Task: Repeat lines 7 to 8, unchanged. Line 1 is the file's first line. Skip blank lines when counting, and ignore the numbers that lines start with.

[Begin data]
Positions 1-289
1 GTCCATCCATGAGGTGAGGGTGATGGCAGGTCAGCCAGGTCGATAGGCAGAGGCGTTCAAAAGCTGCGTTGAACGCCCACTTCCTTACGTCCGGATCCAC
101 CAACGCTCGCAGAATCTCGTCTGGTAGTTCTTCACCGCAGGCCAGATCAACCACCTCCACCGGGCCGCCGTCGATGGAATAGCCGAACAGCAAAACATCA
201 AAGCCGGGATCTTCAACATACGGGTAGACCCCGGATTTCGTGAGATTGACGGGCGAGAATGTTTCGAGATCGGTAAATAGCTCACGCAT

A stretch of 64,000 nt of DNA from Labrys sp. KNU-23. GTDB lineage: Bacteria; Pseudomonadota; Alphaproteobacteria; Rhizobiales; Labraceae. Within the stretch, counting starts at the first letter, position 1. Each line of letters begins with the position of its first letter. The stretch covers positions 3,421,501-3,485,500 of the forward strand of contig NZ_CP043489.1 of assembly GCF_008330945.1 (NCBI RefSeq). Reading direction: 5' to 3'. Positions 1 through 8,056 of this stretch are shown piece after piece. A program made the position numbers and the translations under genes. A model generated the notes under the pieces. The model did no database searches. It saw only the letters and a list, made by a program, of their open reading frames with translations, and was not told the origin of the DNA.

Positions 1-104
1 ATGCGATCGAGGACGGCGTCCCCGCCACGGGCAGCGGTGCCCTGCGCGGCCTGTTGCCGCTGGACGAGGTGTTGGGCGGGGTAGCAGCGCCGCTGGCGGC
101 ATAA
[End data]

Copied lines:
1 ATGCGATCGAGGACGGCGTCCCCGCCACGGGCAGCGGTGCCCTGCGCGGCCTGTTGCCGCTGGACGAGGTGTTGGGCGGGGTAGCAGCGCCGCTGGCGGC
101 ATAA